1958 wasn't a bad year for Lofthouse, though, as he captained his beloved Bolton to the FA Cup title at the second attempt. After the disappointment of 1953, Lofthouse netted both goals in a 2-0 win over Manchester United at Wembley Stadium in a match that will live forever in the folklore of the game.

He made his final appearance at international level in November of that year, in a 2-2 draw against Wales at Aston Villa's Villa Park. The last game of his club career was on 17th December, 1960, as Bolton played out a 2-2 draw at Birmingham City. He announced his retirement shortly afterwards, after suffering a career-ending knee injury in that game. Lofthouse made a total of 503 appearances for 'his' club, and his final tally of 285 goals stands alone as the all-time record. Only one other player - Joe Smith - has registered more than 200 goals for the Trotters (277).

Although his playing days had come to a premature end, Lofthouse couldn't keep away from Burnden Park and returned to the club the following July, prior to the start of the 1961/62 campaign, having been handed the role of assistant trainer. He was promoted to the position of chief coach in 1967, before taking the reigns as caretaker manager in 1968 when Bill Ridding's 18-year spell in charge came to an end.

Lofthouse was appointed permanent manager in December of that year. He would spend two years in charge of the Trotters, before stepping down to take up the position of club executive manager in 1970. A second, brief, spell as caretaker manager came in 1985, before he was named club president in 1986. He would later be named a freeman of Bolton, in 1989, and received an OBE from Queen Elizabeth II in 1994. A further honour was bestowed on him in January 1997, as Wanderers confirmed he would have a stand named after him at the newly-built Reebok Stadium.

A man who dedicated his life to the town and its football club, Lofthouse remained a regular at Wanderers matches until his latter years. He passed away in his sleep at a Bolton nursing home on January 15th, 2011, and thousands turned out to attend his funeral 11 days later, at the town's parish church.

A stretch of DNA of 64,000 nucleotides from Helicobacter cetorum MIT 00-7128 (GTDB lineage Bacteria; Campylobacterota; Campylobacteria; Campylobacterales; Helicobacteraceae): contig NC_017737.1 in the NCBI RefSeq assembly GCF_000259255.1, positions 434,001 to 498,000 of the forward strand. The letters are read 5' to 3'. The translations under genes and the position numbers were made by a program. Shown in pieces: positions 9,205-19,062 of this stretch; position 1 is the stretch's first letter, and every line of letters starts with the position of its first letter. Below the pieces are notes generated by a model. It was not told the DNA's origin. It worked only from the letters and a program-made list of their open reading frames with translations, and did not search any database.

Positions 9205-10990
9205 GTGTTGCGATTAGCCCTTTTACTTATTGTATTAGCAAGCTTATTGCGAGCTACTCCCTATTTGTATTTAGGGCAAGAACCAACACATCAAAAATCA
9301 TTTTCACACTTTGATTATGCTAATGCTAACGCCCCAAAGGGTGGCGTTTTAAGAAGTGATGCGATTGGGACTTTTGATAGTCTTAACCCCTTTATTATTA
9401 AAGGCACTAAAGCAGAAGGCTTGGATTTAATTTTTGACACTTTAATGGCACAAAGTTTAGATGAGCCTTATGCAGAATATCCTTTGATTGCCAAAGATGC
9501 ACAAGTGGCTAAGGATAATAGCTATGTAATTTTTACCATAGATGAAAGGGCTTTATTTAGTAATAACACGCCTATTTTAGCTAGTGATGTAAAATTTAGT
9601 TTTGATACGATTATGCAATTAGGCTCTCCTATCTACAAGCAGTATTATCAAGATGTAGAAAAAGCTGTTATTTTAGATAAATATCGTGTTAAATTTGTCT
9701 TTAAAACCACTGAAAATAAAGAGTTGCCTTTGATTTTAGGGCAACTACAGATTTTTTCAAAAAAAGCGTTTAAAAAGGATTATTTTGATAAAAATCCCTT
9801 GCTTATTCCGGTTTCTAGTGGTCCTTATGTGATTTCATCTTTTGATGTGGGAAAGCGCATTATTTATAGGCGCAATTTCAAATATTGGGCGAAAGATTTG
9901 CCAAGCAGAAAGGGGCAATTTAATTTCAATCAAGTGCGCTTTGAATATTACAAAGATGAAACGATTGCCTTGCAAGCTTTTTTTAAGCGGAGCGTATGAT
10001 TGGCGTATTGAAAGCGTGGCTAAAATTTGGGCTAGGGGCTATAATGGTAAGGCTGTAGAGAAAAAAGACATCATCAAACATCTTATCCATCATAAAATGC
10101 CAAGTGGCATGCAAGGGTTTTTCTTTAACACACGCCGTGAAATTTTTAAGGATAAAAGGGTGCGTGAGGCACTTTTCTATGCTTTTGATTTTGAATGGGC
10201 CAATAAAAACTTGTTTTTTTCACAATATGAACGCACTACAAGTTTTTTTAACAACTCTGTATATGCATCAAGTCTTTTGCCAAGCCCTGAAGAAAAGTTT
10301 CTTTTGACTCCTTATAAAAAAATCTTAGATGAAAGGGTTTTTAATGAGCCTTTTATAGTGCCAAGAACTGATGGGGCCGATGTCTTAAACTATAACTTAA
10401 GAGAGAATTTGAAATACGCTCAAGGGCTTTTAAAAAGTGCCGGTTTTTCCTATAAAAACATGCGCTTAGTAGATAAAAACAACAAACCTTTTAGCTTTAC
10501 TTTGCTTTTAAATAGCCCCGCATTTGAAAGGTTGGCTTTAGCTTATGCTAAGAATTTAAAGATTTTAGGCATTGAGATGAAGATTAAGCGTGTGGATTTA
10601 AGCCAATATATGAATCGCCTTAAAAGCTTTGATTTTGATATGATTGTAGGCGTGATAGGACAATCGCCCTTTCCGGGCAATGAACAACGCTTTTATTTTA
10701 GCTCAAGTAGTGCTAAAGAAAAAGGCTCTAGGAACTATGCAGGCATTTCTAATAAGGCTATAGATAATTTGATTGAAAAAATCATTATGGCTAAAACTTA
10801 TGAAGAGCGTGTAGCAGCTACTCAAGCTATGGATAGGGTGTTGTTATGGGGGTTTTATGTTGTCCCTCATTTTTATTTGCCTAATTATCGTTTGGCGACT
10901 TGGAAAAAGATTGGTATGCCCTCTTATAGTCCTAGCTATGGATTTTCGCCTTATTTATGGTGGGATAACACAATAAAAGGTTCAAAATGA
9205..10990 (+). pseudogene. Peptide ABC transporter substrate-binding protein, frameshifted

The Nat Lofthouse Memorial Statue

To mark the first anniversary of his death, a service of commemoration was held at the Reebok Stadium on January 15th, 2012, where it was announced that a statue of remembrance would be erected outside the ground.

Bolton Wanderers, local businesses, friends and family of Nat Lofthouse, and the general public all held fundraising events to generate the necessary funds for the project, which began to take shape the following July when the Lofthouse family selected an iconic photograph for the statue to be based upon.


Sculptor Sean Hedges-Quinn was commissioned to undertake work on the project, while two bronze friezes were unveiled at a public event at the Reebok's Lion of Vienna Suite in September 2012.

Supporters had to wait another nine months for the next update, as Wanderers revealed a teaser image of the statue in clay format.


Initial plans suggested the finished statue would be unveiled to the public on Tuesday 27th August 2013, on what would have been Lofthouse's 88th birthday. All that changed just over a week prior to the official unveiling, as supporters were invited to attend the Reebok Stadium at 10:30am on Saturday 24th August.

The statue arrived at the stadium on Thursday 22nd August, covered in protective materials, and was placed on the plinth that would prove to be its final resting place after 18 months of planning and hard work.


Saturday 24th August 2013 - The Official Unveiling

The weather threatened to put a damper on events as grey skies surrounded the town, but, in typical Bolton fashion, supporters turned out in their droves to witness the official unveiling of a statue that will provide a lasting memory of 'Mr Bolton Wanderers', Nat Lofthouse OBE.